Miami Boat Air Conditioning Repair

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Florida is hot all year round, so you’ll need a properly functioning marine air conditioner. Marine AC units can be very finicky and they put a lot of strain on the boat’s electrical system. Luckily, in the greater Miami area, this is such a major marine service that there are plenty of repair shops to choose from. Dania Beach, Port St. Lucie, Pompano Beach, Palm Beach, and Ft. Lauderdale have a high concentration of repair shops that specialize in marine air conditioning. If this were further north, we’d tell you to consult a marina that has a broader service offering, but in south Florida it would actually be to your benefit to find a specialist. The boating economy in South Florida is large, so it can support these high quality, specialized service providers. However, it would still be worth consulting your marina as to who they think would be able to service your marine AC the best. The marina may rent space to a repair shop on site, which would be a quick fix for you. If you want to survey your options and find competitive pricing, then the best thing to do is research online. A quick search on Mariner Exchange for marine air conditioning repair in your area will yield dozens of results with service providers that are rated and reviewed. It is also worth consulting the marine AC manufacturer. The manufacturer will have a dealer network that their customer service department should be able to connect you with. Dometic is the biggest manufacturer so the chances are your AC unit is one of theirs, but regardless you should see who the maker is and then head to the dealer locator on their website.


Marine AC is finicky, and there are several important things that you need to consider as you go about finding the right one for your boat. Various elements such as the air conditioner's capacity, energy consumption, and noise level are all factors that must be considered. You should also consult a professional to ensure that you’re getting the appropriate unit for your boat. Here are a couple tips to remember when looking for a marine air conditioner:

  • Capacity is important for marine AC: The cooling capacity of your unit has to match the size of the cabin where you’ll be installing it. Check how many BTUs of cooling power your unit puts out and then measure the interior of the cabin. You will want to consult a professional or the manufacturer to make sure the unit is a fit for your cabin or else it won’t keep your cabin cool.

  • Look for the newest tech: These days, there are a few signs that will suggest that you’re getting the most cutting edge engineering when it comes to your AC unit. Make sure the unit uses environmentally friendly refrigerant R-410A and that it includes mechanisms to reduce vibration. You want to be sure, however, that the vibration reduction measures don’t add a lot of unnecessary bulk to the unit. Some innovative features we’ve seen are things like rust-free drain pans, hermetically sealed units, and vibration isolation mounts.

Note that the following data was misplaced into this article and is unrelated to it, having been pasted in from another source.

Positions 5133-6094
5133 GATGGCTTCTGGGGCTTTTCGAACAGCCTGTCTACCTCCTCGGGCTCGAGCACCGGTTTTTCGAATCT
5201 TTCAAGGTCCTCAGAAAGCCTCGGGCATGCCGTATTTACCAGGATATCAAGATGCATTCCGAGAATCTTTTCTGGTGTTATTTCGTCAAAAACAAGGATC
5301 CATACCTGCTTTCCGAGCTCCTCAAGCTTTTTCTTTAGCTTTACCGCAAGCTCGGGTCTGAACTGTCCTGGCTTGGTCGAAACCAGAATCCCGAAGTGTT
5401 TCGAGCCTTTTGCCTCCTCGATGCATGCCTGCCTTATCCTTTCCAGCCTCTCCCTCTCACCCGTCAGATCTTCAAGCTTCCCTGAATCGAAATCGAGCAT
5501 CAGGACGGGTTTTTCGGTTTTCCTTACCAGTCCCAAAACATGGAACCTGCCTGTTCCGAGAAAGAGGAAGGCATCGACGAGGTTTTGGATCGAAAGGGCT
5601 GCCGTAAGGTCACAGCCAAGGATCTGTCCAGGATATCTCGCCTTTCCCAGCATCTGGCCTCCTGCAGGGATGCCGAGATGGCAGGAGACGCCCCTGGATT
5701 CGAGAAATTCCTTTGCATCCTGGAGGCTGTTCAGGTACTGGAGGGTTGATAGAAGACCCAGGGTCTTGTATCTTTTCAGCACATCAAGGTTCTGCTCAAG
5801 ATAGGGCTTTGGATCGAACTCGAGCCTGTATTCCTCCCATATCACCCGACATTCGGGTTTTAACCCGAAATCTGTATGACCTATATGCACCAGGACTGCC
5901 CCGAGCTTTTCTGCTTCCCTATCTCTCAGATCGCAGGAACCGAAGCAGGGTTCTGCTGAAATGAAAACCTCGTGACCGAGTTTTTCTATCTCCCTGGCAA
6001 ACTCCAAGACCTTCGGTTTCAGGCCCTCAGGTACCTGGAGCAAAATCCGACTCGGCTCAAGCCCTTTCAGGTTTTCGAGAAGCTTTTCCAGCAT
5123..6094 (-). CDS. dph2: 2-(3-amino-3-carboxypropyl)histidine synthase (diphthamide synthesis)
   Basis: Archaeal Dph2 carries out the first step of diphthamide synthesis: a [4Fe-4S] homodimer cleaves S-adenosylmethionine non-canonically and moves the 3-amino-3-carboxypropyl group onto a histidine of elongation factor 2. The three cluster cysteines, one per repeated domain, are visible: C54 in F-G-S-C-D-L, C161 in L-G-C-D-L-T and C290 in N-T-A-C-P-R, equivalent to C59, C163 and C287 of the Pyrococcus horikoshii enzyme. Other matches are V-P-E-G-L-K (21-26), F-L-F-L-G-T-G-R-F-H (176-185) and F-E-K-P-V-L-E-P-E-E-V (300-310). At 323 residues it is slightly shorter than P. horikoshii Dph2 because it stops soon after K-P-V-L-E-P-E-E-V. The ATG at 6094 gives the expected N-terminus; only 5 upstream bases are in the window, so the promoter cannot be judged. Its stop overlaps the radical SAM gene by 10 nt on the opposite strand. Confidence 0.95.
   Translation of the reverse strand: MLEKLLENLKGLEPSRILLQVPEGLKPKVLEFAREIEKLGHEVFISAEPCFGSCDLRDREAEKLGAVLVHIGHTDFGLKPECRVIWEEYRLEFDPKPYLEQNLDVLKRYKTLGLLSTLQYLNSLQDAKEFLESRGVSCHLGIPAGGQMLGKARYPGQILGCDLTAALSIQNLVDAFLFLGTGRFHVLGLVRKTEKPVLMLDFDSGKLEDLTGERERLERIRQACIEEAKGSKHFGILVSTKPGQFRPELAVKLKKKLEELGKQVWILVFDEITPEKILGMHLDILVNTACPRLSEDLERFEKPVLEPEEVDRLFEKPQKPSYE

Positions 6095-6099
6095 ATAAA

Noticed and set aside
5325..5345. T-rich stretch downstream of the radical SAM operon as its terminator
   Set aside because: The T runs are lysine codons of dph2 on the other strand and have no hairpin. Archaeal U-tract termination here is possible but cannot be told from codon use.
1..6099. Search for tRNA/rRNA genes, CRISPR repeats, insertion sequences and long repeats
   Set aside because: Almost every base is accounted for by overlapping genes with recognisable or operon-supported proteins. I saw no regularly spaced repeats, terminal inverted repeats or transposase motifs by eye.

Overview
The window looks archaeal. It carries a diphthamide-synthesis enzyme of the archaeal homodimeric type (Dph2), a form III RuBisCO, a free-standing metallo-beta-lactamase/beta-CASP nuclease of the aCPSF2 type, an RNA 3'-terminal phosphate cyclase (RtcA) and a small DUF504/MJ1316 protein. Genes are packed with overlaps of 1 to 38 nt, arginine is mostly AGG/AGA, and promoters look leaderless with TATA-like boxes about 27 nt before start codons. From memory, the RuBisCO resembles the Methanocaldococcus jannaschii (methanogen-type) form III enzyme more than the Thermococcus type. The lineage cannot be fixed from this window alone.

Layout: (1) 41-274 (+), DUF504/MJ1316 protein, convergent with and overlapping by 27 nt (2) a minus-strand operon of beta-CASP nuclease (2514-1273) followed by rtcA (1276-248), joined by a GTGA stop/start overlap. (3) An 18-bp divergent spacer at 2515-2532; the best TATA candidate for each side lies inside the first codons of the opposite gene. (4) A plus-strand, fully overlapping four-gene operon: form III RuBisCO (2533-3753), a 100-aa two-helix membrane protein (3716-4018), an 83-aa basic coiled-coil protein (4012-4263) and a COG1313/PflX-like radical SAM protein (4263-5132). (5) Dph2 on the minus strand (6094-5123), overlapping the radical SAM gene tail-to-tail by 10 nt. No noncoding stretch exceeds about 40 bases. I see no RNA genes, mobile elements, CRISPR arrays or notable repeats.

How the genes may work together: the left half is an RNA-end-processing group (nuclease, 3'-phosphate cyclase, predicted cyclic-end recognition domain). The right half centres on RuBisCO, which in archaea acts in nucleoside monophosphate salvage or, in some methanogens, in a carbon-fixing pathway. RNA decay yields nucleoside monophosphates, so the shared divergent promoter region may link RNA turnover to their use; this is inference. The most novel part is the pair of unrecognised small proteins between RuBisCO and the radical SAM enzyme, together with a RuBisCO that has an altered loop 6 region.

• Make sure your electrical system can handle the AC unit: Marine air conditioners come in all shapes and sizes, and all of those shapes and sizes require different amounts of electricity to run. Selecting the wrong unit could blow fuses and just plain not work with your battery and electrical system. In general, most units require anywhere from 115 volts at 60 Hz to 230 volts at 50 Hz.

  • Verify how much space the unit requires before purchasing it: Boat cabins are notoriously short on space, so everything you add should be as compact as possible so that you’re using the space as efficiently as possible. This is especially true with your AC unit. The various components of the unit include the electrical box, the compressor, tubing, wiring, etc. You can mount the units in line with the interior panels and run tubing inside of the interior walls or along the ceiling - whatever you need to do to conserve space. You need to balance this need to conserve space with the necessity to get the right unit with the cooling power to handle your size cabin.

  • Yes, zone climate control exists for boats like it does for your house: Although not as effective as it is for a home, there is zoned climate control for boats. If you are lucky enough to have a large boat, you may want to be able to adjust temperatures in different parts of the cabin. This requires a more complex AC system with multiple evaporator units. Likely, you would have one large condenser in your engineer room and then smaller evaporator units would be spread throughout the interior of the boat in the various cabins where you’d like to differentiate temperature.

  • Many marine air conditioners also provide heating: If you spend nights on your boat and it gets cold, you may want to consider an AC unit that can also double as a heater.